As a public figure, Pitt has been cited as one of the most influential and powerful people in the American entertainment industry. For a number of years he was cited as the world's most attractive man by various media outlets, and his personal life is the subject of wide publicity. In 2000, he married actress Jennifer Aniston; they divorced in 2005. In 2014, Pitt married actress Angelina Jolie. They have six children together, three of whom were adopted internationally. In 2016, Jolie filed for a divorce from Pitt, which was finalized in 2019.

Casey Bond

Casey Bond (born October 5, 1984) is an American actor, film producer and retired professional baseball player. He is most noted for playing Chad Bradford in the 2011 film Moneyball. Before becoming an actor, Bond played as an outfielder within the San Francisco Giants organization.

Bond attended Birmingham–Southern College and Lipscomb University, playing college baseball for both schools, before he was drafted by the Giants in 2007. After playing in minor league baseball for two seasons, the Giants released Bond in 2009. Rather than continue to pursue his baseball career, Bond chose to become an actor. In addition to Moneyball, Bond has appeared in Nashville, Ring the Bell, Undrafted, My Many Sons, I Saw the Light, Gene Simmons Family Jewels and various other films and commercials.

Chris Pratt

Christopher Michael Pratt (born June 21, 1979) is an American actor. He rose to prominence for his television roles, particularly as Andy Dwyer in the NBC sitcom Parks and Recreation (2009–2015), for which he received critical acclaim and was nominated for the Critics' Choice Television Award for Best Supporting Actor in a Comedy Series in 2013. He also starred earlier in his career as Bright Abbott in The WB drama series Everwood (2002–2006) and had roles in Wanted (2008), Jennifer's Body (2009), Moneyball (2011), The Five-Year Engagement (2012), Zero Dark Thirty (2013), Delivery Man (2013), and Her (2013).

Pratt achieved leading man status in 2014 after starring in two critically and commercially successful films, Warner Animation Group's The Lego Movie as Emmet Brickowski and Marvel Studios' Guardians of the Galaxy as Star-Lord. In 2015, he starred in Jurassic World, the fourth installment in the Jurassic Park franchise, which was his most financially successful film up until the release of Avengers: Infinity War, and later Avengers: Endgame; he reprised the former role in the sequel Jurassic World: Fallen Kingdom in 2018. In 2015, Time named Pratt one of the 100 most influential people in the world on the annual Time 100 list.Pratt continued his leading man run in 2016 with The Magnificent Seven and Passengers. He reprises his role as Star-Lord in the Marvel Cinematic Universe in Guardians of the Galaxy Vol. 2 (2017), Avengers: Infinity War (2018) and Avengers: Endgame (2019).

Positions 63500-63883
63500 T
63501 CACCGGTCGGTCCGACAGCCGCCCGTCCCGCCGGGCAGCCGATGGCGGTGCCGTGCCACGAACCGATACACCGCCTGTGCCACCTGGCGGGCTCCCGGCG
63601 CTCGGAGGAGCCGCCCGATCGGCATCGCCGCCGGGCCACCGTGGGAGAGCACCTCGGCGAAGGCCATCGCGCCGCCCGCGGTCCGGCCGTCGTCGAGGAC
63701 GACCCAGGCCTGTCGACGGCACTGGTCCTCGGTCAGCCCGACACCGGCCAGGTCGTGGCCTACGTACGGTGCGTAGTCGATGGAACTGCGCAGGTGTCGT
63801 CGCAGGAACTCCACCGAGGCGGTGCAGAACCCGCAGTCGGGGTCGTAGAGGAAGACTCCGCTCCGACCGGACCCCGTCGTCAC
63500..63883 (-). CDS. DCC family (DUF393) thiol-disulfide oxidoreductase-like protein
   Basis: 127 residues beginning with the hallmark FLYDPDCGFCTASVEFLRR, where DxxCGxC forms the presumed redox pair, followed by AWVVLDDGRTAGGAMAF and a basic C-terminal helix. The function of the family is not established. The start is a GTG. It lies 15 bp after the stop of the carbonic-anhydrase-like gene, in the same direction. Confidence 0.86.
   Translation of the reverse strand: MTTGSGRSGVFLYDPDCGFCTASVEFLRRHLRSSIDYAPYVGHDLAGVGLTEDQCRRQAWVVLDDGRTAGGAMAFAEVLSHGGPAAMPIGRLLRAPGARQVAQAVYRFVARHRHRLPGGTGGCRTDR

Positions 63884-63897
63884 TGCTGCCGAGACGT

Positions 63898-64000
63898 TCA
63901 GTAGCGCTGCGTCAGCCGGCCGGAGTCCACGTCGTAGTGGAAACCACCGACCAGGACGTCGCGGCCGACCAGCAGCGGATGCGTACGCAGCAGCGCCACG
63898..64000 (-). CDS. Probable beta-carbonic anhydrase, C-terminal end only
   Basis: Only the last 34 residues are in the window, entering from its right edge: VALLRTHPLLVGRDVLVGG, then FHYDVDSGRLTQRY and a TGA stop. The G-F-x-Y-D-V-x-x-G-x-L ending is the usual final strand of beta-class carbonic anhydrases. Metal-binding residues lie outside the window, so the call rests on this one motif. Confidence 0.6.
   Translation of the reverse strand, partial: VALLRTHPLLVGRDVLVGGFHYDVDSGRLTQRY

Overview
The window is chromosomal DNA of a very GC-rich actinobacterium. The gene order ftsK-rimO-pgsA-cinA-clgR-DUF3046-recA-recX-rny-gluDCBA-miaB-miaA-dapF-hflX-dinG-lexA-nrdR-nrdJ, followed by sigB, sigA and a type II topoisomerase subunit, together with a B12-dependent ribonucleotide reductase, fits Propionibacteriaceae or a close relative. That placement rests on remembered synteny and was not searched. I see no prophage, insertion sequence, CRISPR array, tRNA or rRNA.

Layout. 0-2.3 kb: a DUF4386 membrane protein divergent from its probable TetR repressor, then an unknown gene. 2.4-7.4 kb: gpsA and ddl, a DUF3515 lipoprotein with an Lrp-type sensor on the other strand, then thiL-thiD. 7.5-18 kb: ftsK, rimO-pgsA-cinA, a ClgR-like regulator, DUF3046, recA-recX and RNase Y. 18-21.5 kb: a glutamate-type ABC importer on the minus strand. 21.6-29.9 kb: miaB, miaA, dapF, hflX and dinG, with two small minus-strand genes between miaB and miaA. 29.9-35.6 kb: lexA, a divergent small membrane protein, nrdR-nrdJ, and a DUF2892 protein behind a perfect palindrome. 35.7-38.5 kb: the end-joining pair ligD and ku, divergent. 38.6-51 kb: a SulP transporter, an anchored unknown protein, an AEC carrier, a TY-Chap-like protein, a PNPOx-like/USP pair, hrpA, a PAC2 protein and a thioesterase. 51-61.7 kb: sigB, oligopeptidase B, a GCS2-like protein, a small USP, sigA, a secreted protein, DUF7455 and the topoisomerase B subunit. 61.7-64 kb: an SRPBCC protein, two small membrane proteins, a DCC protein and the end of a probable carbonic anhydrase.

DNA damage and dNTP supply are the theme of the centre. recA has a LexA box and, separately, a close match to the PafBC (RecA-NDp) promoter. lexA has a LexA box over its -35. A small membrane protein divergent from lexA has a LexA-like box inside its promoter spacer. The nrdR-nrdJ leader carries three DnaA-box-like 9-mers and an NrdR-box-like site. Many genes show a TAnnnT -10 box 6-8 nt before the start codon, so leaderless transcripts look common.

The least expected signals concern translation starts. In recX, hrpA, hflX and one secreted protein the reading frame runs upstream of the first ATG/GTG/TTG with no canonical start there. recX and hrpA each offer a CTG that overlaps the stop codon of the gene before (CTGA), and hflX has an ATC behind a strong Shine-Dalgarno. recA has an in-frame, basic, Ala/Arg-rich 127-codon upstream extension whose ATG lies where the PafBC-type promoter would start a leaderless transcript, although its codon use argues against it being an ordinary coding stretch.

Daryl Morey

Daryl Morey (born September 14, 1972) is an American sports executive and a general manager of the Houston Rockets of the National Basketball Association since 2007. He is a strong proponent of analytical methods, having created the "true shooting percentage" statistic, and co-founded the annual MIT Sloan Sports Analytics Conference. Morey's basketball philosophy, heavily reliant on analytics, favors three-point field goals over mid-range jumpers. This style has been dubbed "Moreyball", as a nod towards Michael Lewis's Moneyball.

During his tenure as general manager for Houston since 2007, he has posted the most wins—second only to the San Antonio Spurs—and since the blockbuster trade bringing MVP James Harden to the Rockets, he has posted the best record—third only to the Spurs and Golden State Warriors.

Jeremy Brown

Jeremy Van Brown (born October 25, 1979) is an American former professional baseball catcher with the Oakland Athletics. He is also known for his place in Michael Lewis' 2003 #1 bestseller Moneyball.

Jonah Hill

Jonah Hill Feldstein (born December 20, 1983) is an American actor, director, producer, screenwriter, and comedian. Hill is known for his comedic roles in films including Superbad (2007), Knocked Up (2007), Forgetting Sarah Marshall (2008), Get Him to the Greek (2010), 21 Jump Street (2012), This Is the End (2013), and 22 Jump Street (2014) as well as his performances in Moneyball (2011) and The Wolf of Wall Street (2013), for which he received Academy Award nominations for Best Supporting Actor.

Hill ranked 28th on Forbes magazine's ranking of world's highest-paid actors from June 2014 to June 2015, bringing in $16 million. As a screenwriter, he contributed to the stories of 21 Jump Street, 22 Jump Street, Sausage Party and Why Him?. In 2018, Hill starred in the Netflix dark comedy miniseries Maniac and made his directorial debut with the film Mid90s, from his own screenplay.

Kerris Dorsey

Kerris Lilla Dorsey (born January 9, 1998) is an American actress and singer. She is known for her roles as Paige Whedon in the television series Brothers & Sisters, Casey Beane, Billy Beane's (played by Brad Pitt) daughter, in the 2011 film Moneyball, and as Emily Cooper in the 2014 film Alexander and the Terrible, Horrible, No Good, Very Bad Day. Dorsey plays Bridget Donovan, the daughter of the title character, in the television series Ray Donovan.

List of accolades received by Moneyball (film)